A diverse coalition of Right to Repair made their voices heard in Carson City on March 29, united by the belief that we’d all be better off with the right to fix our electronics. The State Assembly is considering a bill, AB221, that would ensure that consumers and independent repair shops can access the parts, tools, and resources necessary to fix devices instead of buying new ones.
The groundswell of support for the right to repair isn’t just here in Nevada: AB221 is just one of 41 Right to Repair bills in 26 states across the country. The groups that testified or called in to support the bill included Environment Nevada, iFixit, National Resource Defense Council (NRDC), the Sierra Club, Center for Biological Diversity, Mi Familia Vota, Progressive Leadership Alliance of Nevada, Great Basin Resource Watch, Ecomadres, and several small repair businesses in Nevada.
Curtis Jones, the owner of Technology Center, a computer and printer repair shop in Sparks, testified that his store could become another mom-and-pop forced to close because of barriers to repair “running us into the ground.”
“We have watched so many [repair] stores disappear in this city because of the mega corporations and the manufacturer’s restrictions and unfair business practices,” Jones said.
Jones, who is tired of turning customers away and seeing hulky electronics that could have extended lives instead get thrown away,. offered the committee a memorable visualization of the wasteful implications of barriers to repair. He testified that a customer had to bring an $800 printer to the dump because the manufacturers’ tech department had no replacement part — and showed the committee that part, which was only half the size of a credit card.
In part because the inability to repair things leads to more toxic electronic waste in landfills, many environmental groups are among the bill’s most ardent supporters. Nevada’s mines produce many of the resources used in consumer electronics, including lithium. John Hadder of Great Basin Resource Watch testified on the unequal burden of environmental destruction that local mining communities endure. Patrick Donnelly from the Center for Biological Diversity echoed Hadder’s concerns, warning of a “mineral gold rush” in the transition toward renewable energy and the need to mitigate environmental impacts of mining whenever possible by maximizing the mined materials’ useful life.
Other groups linked the bill to climate change. Cecia Alvarado of Mi Familia Vota, an advocacy group that mobilizes and unites Latino and immigrant communities, highlighted the bill’s ability to mitigate global warming, stating that 85 percent of a smartphone’s climate impact occurs at production. Cinthia Moore of Ecomadres testified on the bill’s ability to stem air pollution and greenhouse gas emissions associated with the making of electronics. Other environmental groups heralded the bill’s potential to promote a circular economy and minimize the toxic e-waste stream.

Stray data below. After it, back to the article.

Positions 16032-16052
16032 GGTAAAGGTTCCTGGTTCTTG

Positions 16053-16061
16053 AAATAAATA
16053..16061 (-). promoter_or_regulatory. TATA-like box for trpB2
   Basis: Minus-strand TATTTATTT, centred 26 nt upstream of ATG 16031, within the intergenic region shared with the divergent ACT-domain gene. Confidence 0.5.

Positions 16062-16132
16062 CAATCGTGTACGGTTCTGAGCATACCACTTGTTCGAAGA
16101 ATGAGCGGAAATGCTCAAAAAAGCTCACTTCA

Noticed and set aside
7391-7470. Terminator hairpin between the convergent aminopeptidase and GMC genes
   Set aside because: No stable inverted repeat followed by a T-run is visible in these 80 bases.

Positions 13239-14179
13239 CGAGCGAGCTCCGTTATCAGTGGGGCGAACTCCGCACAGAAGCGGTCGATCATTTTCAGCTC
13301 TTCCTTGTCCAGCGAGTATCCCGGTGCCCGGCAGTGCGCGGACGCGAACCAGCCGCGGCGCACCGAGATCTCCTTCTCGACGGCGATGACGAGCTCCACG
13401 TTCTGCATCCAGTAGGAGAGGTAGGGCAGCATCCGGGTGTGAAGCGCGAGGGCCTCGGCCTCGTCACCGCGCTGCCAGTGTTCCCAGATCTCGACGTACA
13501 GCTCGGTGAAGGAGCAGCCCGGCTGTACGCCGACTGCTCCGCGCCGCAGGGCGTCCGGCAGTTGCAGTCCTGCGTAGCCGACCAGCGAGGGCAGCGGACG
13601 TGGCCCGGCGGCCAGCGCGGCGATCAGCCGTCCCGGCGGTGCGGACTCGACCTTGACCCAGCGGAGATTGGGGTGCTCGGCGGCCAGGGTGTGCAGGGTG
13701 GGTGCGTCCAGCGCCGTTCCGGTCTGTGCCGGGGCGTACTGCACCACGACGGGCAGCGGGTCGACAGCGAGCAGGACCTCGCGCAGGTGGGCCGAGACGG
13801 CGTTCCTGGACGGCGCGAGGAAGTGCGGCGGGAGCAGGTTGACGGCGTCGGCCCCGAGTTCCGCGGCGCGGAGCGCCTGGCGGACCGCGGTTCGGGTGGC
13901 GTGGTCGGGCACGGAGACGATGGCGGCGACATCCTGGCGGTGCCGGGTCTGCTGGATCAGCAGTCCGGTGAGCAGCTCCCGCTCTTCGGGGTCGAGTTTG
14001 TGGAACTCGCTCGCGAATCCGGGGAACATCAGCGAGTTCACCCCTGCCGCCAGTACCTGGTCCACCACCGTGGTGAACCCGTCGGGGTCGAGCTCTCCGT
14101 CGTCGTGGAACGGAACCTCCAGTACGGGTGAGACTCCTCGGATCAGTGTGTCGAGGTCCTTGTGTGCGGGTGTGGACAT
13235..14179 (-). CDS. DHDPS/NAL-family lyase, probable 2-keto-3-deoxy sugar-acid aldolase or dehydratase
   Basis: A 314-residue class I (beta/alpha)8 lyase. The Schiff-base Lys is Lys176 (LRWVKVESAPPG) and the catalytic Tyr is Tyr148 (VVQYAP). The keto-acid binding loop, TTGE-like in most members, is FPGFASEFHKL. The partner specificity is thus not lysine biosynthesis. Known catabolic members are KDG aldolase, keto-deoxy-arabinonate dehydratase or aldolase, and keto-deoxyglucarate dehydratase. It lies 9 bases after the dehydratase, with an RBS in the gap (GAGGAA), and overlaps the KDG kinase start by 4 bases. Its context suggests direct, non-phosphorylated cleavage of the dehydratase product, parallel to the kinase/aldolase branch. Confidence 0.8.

Trade associations, such as the Consumer Technology Association (CTA), TechNET, and CoTIA, representing electronics manufacturers, including Apple, Microsoft, Sony and more, presented opposing viewpoints. They argued that the brands want to maintain a high-quality customer experience by limiting repair choices. “One of the reasons that consumer electronics manufacturers are so sensitive is that their business model is based on their brand reputation,” said CTA Lobbyist Walter Alcorn.
Bill sponsor Assemblywoman Selena Torres sees the downside to allowing brands to decide to restrict repair, though.
“Early in the pandemic, a nationwide laptop shortage left millions of students unprepared for virtual learning. As an educator, I saw firsthand how families struggled to share one device with several school-aged children,” Torres said. “The right to repair will give schools and other institutions the information they need to maintain equipment and empower the refurbished computer market, saving taxpayer dollars and improving digital access.”
From protecting the environment to allowing kids to access learning computers, Right to Repair makes sense. We will continue to push Nevada lawmakers to pass this critical legislation.